Chuck Freedman | Director, Vertical Insights
June 26, 2013

Present your API as a Product – API Portal Presentation Best Practices

 

Much like everything associated with your company, your API and its portal site are an extension of your content, products or services. The API deserves a worthy home where your API users and customers, your partners and developers, will see a well-supported product and understand why it’s valuable to their business.

Launch with an effective presentation of your API product

Imagine if you come across a product online with no description. Or say you’re interested in buying something, but the company’s site has little more than a logo – or an existing, but empty blog. And if the product is borderline technical, how quickly would you move on if that product has no method of support?

You wouldn’t launch a consumer product site without writing up a product’s description, value and benefits to the consumer. You wouldn’t link to a blog at launch that was empty – or worse, still showed the ‘sample post’. You certainly wouldn’t launch a technical product without offering some method of support, reassuring the consumer they would have a fulfilled experience.

Successful APIs are and should be treated as products. Unfortunately, these experiences map all too well with many API websites. Too often partners and developers visit API portals to find little to no description, no detail of value or examples of use.

The API portal homepage is welcome mat to your API.

No matter how effective your evangelist or business development email was in bringing a partner or developer to your portal, everyone needs to be reminded what your API does. Take those values you listed in your presentation to get executive buy-in for your platform and list them on the front page of your portal.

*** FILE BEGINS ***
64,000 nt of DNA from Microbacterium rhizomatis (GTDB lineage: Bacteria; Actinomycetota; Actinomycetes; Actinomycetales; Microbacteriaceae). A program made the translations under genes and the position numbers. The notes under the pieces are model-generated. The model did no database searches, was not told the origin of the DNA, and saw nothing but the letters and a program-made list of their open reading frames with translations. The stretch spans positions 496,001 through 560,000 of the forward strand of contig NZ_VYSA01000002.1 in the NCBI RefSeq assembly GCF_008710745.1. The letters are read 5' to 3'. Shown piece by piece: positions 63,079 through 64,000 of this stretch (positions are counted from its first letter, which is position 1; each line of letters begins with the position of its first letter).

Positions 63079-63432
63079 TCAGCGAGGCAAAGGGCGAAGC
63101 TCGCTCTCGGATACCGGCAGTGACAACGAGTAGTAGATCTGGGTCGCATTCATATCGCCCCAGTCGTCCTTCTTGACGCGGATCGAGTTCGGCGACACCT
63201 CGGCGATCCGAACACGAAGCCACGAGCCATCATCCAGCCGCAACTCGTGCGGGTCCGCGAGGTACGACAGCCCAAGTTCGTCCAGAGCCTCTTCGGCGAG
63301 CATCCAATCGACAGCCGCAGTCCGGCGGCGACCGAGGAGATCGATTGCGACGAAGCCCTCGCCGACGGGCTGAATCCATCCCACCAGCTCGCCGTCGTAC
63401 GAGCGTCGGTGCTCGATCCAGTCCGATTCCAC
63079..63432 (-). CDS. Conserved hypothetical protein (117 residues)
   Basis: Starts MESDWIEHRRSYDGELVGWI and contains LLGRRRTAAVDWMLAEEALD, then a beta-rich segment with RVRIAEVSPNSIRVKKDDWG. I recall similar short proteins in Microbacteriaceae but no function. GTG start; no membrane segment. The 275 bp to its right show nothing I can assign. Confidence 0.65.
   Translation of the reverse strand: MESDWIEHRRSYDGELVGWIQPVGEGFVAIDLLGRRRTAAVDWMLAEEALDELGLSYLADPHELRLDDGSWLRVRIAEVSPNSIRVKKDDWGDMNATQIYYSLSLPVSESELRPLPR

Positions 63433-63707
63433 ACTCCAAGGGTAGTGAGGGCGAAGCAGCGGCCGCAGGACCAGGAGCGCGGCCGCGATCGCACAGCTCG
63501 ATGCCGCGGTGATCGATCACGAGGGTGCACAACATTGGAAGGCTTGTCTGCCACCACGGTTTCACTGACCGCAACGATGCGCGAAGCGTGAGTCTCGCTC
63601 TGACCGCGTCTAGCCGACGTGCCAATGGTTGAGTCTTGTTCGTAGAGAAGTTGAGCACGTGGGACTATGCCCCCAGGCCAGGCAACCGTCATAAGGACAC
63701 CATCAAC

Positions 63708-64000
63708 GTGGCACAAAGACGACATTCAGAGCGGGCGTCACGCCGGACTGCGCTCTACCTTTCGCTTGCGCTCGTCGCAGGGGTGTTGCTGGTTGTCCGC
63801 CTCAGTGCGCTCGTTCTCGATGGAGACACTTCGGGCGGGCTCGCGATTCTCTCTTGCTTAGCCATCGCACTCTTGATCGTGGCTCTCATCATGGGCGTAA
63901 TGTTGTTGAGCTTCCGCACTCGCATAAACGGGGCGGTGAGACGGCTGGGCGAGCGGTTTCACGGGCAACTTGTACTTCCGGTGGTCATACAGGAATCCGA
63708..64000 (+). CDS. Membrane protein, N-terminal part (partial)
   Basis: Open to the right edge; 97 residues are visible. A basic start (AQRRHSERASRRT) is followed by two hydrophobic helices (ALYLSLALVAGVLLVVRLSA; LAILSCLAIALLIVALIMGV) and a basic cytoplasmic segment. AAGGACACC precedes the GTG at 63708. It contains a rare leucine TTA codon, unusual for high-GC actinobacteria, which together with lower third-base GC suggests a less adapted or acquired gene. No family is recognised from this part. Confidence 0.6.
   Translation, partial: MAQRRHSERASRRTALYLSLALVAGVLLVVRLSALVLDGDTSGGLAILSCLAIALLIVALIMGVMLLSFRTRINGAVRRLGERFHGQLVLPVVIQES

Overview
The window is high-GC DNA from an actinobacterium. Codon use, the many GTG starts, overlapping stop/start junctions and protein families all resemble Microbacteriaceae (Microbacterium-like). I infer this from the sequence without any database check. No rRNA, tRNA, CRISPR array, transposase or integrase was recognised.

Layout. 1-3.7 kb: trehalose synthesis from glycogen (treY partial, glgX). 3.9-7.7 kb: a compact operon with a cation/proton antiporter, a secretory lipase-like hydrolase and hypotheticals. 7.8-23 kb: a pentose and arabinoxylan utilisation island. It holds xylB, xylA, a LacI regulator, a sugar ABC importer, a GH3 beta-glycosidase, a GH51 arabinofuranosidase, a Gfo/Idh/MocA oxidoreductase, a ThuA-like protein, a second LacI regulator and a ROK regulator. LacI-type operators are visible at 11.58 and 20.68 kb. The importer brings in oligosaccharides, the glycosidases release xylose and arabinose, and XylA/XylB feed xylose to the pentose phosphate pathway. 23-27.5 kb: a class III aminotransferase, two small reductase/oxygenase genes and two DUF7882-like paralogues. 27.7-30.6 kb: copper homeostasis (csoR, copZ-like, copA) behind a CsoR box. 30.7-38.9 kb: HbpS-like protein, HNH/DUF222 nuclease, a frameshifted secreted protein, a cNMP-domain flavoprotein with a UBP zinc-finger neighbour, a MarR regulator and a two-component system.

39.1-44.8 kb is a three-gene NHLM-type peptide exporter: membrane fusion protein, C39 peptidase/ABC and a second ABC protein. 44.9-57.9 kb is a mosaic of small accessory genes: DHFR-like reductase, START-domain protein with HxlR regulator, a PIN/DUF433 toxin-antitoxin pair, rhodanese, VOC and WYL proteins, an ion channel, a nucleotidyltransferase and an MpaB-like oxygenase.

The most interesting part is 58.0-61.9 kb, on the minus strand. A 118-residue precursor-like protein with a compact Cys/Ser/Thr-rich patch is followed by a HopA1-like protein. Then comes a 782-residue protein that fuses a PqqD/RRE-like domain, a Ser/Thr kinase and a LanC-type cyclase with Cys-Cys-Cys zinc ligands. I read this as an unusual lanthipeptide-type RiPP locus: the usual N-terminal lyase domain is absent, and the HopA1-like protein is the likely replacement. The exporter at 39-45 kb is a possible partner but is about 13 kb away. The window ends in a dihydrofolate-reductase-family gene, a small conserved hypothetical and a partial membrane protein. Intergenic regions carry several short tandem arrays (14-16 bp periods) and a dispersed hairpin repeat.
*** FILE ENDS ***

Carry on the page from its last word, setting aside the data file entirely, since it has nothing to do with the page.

Communicate the value of your API. What value does it bring to developer’s app? What content, data or services will this API deliver that a partner can’t get on their own for anywhere else.

Applying thought and design to the homepage of your API portal helps. Reflect your company branding, but keep it subtle. Focus on the value of the API, sending a clear message on how partners and developers have benefitted from it, while inspiring others with the value they will find in using it.

Keep your API community updated, frequently.

Like any incredible product, your API is going to build a relationship with its users. Your hope is that users, partners and developers, will become very active with your API. Your API community wants to engage you on many levels.

Quality API Management solutions, like Mashery’s, will include a blog and simple content management interface to easily make new posts. Use these blog posts to frequently communicate with your community. Tell them about new features, planned outages and new app launches.

Keep your community aware of what conferences, events and, of course, hackathons, your team will be attending. Equally valuable to engaging new API users is meeting and supporting your existing community in person. Your blog is a great way to keep everyone updated.

You can extend the reach of posts by maintaining an active Twitter account (usually your companyname_API). This also creates, when possible, a direct channel to your audience, liberated from the stricter PR review process your company’s main accounts may be subject to.

Convey that your biggest effort is supporting your API.

A big turn off to those exploring your API is seeing empty, inactive or deserted support forums and FAQs. Leaving these important aspects of your API portal abandoned tells developers your community is a ghost town. It’s gets worse if posted questions remain unanswered.

As your team is beta testing and ‘dogfooding’ your API, capture those frequent questions, hurdles and trouble spots that come up. Chances are, your initial wave of external API adopters will also experience these issues. At launch, seed both your FAQs and forums with these important topics, detailing how best to solve and get around common issues. Not only does this make early adoption smoother, it shows that your team is ready to support API development.

If resources allow, dedicate one or more engineers to review FAQs, forums, stackoverflow, Twitter and other channels where your community may post issues or questions about your API. Ultimately, your community needs to know that supporting your API is your #1 priority.

At Mashery, we’ve provided hundreds of customers with all the tools to manage their APIs, welcome developers, partners and innovation, and support their valuable communities. In addition, our service teams are here to help you execute the strategies I’ve outlined with expert advice. Managing your API as a product means maintaining a level of quality in your portal and overall program that the API and your community deserve.